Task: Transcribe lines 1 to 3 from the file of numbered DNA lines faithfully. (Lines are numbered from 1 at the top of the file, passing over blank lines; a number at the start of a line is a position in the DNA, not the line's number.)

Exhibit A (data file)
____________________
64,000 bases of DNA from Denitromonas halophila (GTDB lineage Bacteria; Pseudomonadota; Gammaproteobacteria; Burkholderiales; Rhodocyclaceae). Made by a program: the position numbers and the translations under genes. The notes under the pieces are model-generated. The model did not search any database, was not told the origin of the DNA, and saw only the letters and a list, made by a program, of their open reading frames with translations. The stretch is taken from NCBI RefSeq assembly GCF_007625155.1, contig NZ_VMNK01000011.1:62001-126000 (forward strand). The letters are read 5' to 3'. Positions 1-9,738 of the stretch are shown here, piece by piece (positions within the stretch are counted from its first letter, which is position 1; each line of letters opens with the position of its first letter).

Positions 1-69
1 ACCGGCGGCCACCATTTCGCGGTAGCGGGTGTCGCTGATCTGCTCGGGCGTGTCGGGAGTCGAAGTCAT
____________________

64,000 bases of DNA from Denitromonas halophila (GTDB lineage Bacteria; Pseudomonadota; Gammaproteobacteria; Burkholderiales; Rhodocyclaceae). Made by a program: the position numbers and the translations under genes. The notes under the pieces are model-generated. The model did not search any database, was not told the origin of the DNA, and saw only the letters and a list, made by a program, of their open reading frames with translations. The stretch is taken from NCBI RefSeq assembly GCF_007625155.1, contig NZ_VMNK01000011.1:62001-126000 (forward strand). The letters are read 5' to 3'. Positions 1-9,738 of the stretch are shown here, piece by piece (positions within the stretch are counted from its first letter, which is position 1; each line of letters opens with the position of its first letter).

Positions 1-69
1 ACCGGCGGCCACCATTTCGCGGTAGCGGGTGTCGCTGATCTGCTCGGGCGTGTCGGGAGTCGAAGTCAT